De'Anthony Thomas could be Ducks' key

November, 11, 2011
11/11/11
11:30
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True freshman De'Anthony Thomas is an instinctive football player with phenomenal natural ability. He's made a huge contribution to Oregon this season, accounting for 12 touchdowns in nine games. But he's not on the Ducks' two-deep depth chart.

See, there's a problem. Where would he go?

[+] EnlargeDe'Anthony Thomas
Jim Z. Rider/US PresswireDe'Anthony Thomas is one of the playmakers Oregon hopes it can use to burn Stanford.
"To be honest, I'm not really sure what position," said Thomas, a 5-foot-9, 173-pound Los Angeles native. "I just do whatever I can to contribute to the team."

Contribute? Oh, he's done that. Thomas is 18th in the nation in all-purpose yards with 150.67 per game. He's third on the Ducks in rushing with 351 yards and five touchdowns. He averages 8.5 yards per carry. He's the Ducks' No. 2 receiver with 25 receptions for 362 yards and six touchdowns -- averaging 15.3 yards per catch. He's returned punts -- on three attempts his long was 48 yards -- but he's become the No. 1 kick returner, averaging 26 yards per attempt with a 93 yarder for a touchdown against Washington State.

He's also a gunner on the punt team.

So Chip Kelly, what position does Thomas play?

"Diverse," the Ducks coach said. Kelly expanded by saying that Thomas' role has evolved.

"He's really quick in picking things up football-wise. So we've kind of brought him along," Kelly said. "He's got a really good football mind."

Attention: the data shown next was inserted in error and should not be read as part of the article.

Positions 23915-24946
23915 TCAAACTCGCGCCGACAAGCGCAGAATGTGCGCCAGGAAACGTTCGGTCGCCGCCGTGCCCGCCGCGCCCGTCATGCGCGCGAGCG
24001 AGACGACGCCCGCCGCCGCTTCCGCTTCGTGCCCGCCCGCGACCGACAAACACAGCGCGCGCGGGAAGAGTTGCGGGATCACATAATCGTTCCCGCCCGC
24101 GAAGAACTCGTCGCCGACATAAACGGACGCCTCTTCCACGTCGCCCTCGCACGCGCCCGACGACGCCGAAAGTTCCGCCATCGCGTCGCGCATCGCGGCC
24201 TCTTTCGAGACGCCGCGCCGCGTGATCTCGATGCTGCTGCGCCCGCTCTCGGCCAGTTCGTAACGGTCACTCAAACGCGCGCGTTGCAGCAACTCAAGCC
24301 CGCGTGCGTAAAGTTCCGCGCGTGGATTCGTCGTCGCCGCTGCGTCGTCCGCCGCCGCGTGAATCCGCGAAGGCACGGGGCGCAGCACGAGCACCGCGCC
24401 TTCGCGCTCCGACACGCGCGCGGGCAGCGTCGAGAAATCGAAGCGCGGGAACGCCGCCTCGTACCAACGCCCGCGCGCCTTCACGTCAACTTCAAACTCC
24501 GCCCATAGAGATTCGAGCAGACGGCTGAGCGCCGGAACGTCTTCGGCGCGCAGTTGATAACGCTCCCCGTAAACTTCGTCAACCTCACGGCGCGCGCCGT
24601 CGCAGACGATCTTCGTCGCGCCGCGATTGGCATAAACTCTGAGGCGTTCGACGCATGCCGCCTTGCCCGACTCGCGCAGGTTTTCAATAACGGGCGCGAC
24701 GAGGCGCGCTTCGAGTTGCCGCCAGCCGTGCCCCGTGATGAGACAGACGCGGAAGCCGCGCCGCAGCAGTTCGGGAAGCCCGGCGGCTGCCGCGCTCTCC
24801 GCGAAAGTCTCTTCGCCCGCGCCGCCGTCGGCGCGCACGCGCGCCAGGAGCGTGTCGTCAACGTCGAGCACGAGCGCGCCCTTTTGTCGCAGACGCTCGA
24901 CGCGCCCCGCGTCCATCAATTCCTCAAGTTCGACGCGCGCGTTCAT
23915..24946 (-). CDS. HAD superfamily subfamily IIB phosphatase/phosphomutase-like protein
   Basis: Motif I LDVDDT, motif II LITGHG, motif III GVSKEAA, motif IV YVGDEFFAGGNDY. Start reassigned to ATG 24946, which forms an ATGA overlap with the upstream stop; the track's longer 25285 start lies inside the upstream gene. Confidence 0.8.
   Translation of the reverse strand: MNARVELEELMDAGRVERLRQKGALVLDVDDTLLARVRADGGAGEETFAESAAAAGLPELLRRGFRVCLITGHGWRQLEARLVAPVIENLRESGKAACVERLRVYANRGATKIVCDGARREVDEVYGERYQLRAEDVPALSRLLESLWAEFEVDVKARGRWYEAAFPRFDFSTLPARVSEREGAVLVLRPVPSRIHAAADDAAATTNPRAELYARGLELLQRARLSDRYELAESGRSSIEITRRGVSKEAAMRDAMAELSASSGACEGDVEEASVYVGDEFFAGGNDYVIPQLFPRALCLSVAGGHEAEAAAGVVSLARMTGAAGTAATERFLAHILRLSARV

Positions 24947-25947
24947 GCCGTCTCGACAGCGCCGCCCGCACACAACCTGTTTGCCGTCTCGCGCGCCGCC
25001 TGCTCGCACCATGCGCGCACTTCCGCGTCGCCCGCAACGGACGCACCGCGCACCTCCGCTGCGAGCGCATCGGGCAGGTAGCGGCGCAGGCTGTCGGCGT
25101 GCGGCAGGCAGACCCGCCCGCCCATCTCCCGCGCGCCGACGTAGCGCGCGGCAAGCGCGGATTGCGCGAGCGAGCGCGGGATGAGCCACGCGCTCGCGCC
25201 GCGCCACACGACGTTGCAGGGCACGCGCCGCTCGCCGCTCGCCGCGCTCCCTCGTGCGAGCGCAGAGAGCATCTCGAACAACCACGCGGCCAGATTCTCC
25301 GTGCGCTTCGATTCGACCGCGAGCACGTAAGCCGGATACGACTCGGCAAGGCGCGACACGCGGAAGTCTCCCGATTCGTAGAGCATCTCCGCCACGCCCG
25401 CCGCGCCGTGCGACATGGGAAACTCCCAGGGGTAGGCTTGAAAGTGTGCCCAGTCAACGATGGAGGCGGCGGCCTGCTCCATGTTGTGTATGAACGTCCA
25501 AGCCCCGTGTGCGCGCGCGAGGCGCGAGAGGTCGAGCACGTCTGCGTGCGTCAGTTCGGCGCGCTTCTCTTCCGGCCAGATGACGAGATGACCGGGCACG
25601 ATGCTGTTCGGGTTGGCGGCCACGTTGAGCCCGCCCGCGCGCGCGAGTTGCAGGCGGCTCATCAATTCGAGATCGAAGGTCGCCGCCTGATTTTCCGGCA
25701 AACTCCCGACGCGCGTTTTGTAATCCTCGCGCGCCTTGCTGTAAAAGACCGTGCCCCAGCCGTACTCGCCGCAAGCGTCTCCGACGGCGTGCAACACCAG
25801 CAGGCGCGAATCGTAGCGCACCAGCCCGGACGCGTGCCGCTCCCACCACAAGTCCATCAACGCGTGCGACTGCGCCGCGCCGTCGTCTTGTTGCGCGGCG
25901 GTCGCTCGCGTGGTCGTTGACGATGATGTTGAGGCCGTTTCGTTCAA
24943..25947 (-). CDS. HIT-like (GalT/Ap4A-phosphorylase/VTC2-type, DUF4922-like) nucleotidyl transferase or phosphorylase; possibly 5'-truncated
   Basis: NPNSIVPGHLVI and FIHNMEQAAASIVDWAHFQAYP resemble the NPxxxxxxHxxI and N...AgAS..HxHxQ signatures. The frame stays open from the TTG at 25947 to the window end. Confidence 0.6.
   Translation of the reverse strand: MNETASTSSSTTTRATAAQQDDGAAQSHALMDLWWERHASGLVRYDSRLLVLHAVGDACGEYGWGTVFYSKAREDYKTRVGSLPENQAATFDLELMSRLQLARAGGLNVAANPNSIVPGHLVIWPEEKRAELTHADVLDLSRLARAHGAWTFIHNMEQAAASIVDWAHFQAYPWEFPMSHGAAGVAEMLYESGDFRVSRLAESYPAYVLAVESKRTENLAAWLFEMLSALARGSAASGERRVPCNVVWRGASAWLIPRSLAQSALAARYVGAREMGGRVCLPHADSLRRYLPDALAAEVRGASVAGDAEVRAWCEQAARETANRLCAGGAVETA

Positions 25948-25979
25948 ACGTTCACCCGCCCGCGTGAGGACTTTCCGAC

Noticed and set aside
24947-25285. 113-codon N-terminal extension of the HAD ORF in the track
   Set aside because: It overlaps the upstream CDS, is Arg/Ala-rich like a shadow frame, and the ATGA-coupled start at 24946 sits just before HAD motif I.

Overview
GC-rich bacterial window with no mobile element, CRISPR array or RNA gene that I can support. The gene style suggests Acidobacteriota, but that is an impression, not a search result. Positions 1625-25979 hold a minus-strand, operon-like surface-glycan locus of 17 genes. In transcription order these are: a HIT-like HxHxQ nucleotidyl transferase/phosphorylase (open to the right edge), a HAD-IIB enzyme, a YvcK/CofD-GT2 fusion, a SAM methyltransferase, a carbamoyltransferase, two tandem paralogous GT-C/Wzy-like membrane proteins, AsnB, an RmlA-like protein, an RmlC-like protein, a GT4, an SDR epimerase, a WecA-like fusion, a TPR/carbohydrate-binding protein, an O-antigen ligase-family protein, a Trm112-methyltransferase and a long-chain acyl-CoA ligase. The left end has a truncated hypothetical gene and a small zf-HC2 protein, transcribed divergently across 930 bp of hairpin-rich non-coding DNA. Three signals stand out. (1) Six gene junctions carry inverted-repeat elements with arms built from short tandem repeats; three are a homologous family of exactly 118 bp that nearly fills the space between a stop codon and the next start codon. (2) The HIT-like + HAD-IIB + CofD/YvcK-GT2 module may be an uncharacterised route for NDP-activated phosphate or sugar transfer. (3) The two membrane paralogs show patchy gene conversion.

Of course, the first impression wasn't that great. Thomas made a number of impressive plays in the season-opener against LSU, but he punctuated two of them by fumbling. Those fumbles in Ducks territory played a major role in that game transforming from tight to a decisive Tigers victory.

After the game, Thomas bemused reporters with a seeming obliviousness to his miscues. They wanted some level of chagrin. Thomas didn't provide it.

Turns out the Thomas was pretty much over it. Fumbling hadn't been an issue before and he remained confident it wouldn't become one. And it hasn't. Thomas' solution was to work a little harder in the weight room.

"[The LSU game] gave me a feel for college football and the things I need to get better at," he said. "Things happen. I feel like I've gotten better throughout the season."

While the nation hasn't seen much of Thomas since then, it likely will see plenty of him Saturday against Stanford in a national broadcast on ABC. If you're looking for an X-factor on the Ducks' offense, he's it. If the Cardinal obsesses too much about LaMichael James and Kenjon Barner, it might suddenly see Thomas with the ball in space. And Thomas with the ball in space isn't a good thing for a defense.

"He's a complete football player," Stanford coach David Shaw said. "He can do a little bit of everything. He's got ridiculous speed. But he can stop and start and change direction. He's not just a straight line guy."

James agrees. He started praising Thomas early in preseason camp and hasn't stopped.

"He does everything right," James said. "He's a phenomenal player."

The skinny on Stanford is it lacks across-the-board speed on defense. It plays an aggressive, sound, physical scheme and the Cardinal doesn't make mental mistakes. But brains won't tackle Thomas in the open field.

Expect Kelly to get creative with James, Barner, Thomas and receiver Josh Huff, another burner, spreading them out across the field. That's a lot of speedy playmakers to account for, and that taxes a defense.

Said Kelly, "We have ways to get all of those guys on the field at the same time."

Thomas is ready for his encore on a national stage. It remains to be seen if Kelly's position for Thomas -- "Diverse," -- catches on.

Ted Miller | email

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